My favorite setup for pitching and flipping baits in shallow water is a heavy rod. I like a length of at least 7 foot preferably 7.5 foot long. The long rod helps get the bait out of the water and pitched to the next target quickly and efficiently. The heavy power of the flipping rod is to get bass, oftentimes big bass, out of those flooded bushes. It also helps you boat flip 6 and 7 pound bass, if that’s your thing. A lot of times I have boat flipped a bass only because it all happens so quickly and you have the bass coming to the boat and you need to do something with it before it does the “under the boat” nose dive. I have boat flipped some pretty big bass and never knew just how big until they were flopping on the deck. I was very glad I had a heavy and a long rod. My flipping and pitching rod that I use today is the Duckett Fishing Micro Magic ProCast Heavy Action Rod with Split Grip.

Flipping And Pitching Reel

 A fast reel is needed for flipping and pitching baits and will help you pick up line and make more pitches in a day. This equals more bass in the boat and when your fishing a tournament that is important. I use a Lews Fishing SS1SHA Speed Spool LFS Baitcasting Reel, 7.5: 1. It’s smooth and fast. I have used Lews reels for some time and the quality is excellent. A thumb release and the low profile makes the Lews reel the perfect fit for flipping and pitching all day.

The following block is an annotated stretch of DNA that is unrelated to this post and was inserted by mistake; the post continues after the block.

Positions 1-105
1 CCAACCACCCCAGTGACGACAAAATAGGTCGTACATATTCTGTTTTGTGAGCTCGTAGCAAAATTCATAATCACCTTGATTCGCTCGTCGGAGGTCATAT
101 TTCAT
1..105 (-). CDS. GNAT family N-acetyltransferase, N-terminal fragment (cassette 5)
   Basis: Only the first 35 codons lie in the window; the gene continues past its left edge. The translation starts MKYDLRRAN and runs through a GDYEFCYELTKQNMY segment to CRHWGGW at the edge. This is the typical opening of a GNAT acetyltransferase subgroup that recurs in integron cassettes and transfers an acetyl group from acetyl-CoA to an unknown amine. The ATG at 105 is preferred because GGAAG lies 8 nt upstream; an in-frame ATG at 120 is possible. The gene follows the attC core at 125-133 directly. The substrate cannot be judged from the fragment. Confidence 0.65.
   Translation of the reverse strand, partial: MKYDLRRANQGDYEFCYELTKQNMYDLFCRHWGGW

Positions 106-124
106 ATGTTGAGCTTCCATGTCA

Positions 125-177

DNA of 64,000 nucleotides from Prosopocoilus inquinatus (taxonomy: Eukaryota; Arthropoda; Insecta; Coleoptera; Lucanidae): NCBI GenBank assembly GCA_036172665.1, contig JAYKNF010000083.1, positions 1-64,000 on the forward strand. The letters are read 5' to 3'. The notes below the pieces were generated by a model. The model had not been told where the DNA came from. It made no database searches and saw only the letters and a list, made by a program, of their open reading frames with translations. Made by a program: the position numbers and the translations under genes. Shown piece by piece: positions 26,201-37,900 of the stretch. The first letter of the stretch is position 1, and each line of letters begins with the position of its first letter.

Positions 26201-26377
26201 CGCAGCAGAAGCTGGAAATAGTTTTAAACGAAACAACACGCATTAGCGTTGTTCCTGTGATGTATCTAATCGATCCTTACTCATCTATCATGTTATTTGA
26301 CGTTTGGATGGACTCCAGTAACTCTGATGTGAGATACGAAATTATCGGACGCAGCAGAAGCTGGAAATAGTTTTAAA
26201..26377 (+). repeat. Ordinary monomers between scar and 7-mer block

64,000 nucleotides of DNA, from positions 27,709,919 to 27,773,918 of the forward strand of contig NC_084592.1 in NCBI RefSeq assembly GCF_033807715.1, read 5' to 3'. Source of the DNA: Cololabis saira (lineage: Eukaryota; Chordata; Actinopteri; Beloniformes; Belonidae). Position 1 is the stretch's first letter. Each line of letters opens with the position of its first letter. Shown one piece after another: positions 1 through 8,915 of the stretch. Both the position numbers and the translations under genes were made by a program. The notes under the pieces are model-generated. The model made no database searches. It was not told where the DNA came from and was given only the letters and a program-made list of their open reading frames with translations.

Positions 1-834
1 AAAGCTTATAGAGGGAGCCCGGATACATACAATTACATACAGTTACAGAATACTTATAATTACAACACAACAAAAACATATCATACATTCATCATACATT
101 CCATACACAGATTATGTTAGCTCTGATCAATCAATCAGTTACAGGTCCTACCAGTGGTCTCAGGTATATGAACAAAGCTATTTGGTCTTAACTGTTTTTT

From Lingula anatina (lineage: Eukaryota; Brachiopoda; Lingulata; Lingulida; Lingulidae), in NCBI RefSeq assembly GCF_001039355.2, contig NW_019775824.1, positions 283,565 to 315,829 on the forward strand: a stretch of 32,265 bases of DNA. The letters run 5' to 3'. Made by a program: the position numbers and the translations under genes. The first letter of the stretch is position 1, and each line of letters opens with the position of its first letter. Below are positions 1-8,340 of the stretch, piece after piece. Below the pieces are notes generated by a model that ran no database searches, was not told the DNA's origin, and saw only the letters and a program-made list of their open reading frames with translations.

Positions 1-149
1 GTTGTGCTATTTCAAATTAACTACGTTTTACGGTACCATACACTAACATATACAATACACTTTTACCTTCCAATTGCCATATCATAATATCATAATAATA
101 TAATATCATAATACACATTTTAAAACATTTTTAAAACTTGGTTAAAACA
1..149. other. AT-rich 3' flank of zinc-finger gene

Best Line For Flipping And Pitching For Bass

The best line for your flipping and pitching setup is heavy fluorocarbon or braid. Either will do fine but over the years I personally prefer fluorocarbon over braid. I like the slickness of the fluoro and it just seems to go through the guides so smooth and quiet. Braid is good too. I like Spiderwire Invisi-Braid when using braid. Most often I use Seaguar InvizX Fluorocarbon in 17 or 20 pound test. Seaguar is spendy, but worth every penny. I feel that you will use more of the cheaper fluoro when it starts to stretch and curl from hours of flipping and pitching. Seaguar will last longer and save you money over time and you will be using some of the best line on the market.

Best Hook For Flipping

There are those that argue that the EWG (extra wide gap) hooks are good for flipping and pitching heavy cover. A straight shank flipping hook is my go to when I flip and pitch. I do use a light wire flipping hook when I’m flipping isolated cover or gravel, but I use the heavy cover flipping hook when flipping and pitching heavy cover like wood and bushes and of course heavy mats or grass which I don’t get to fish that often here in Kentucky. I use the VMC Heavy Duty Flippin’ Hook. Its resin closed eye creates a smooth eyelet so there is no chance it fraying your line. When the VMC Flippin’ Hook is snelled correctly the straight shank hook, I think, will increase your hook up ratio. Also the give in the EWG hook scares me when hard and fast hooksets are needed in really dense cover. When you have to horse the bass out before it breaks you off the heavy and stiff hook wins for me. The straight shank, round bend flipping hook just gives me more confidence when flipping and pitching baits to heavy cover.

Video How To Snell A Flipping Hook

Flipping the Drop-Shot

About Ken McBroom 307 Articles
Ken McBroom is an accomplished outdoor writer and photographer. Growing up in Lynchburg Tennessee allowed him many opportunities afield as a boy and young man. Later in life, after Desert Storm, Ken’s wanderlust took him to Alaska to live and work and experience the last frontier. Married now with two beautiful children, Ken now calls Kentucky home where he continues to communicate our American outdoor traditions and the lifestyle it offers.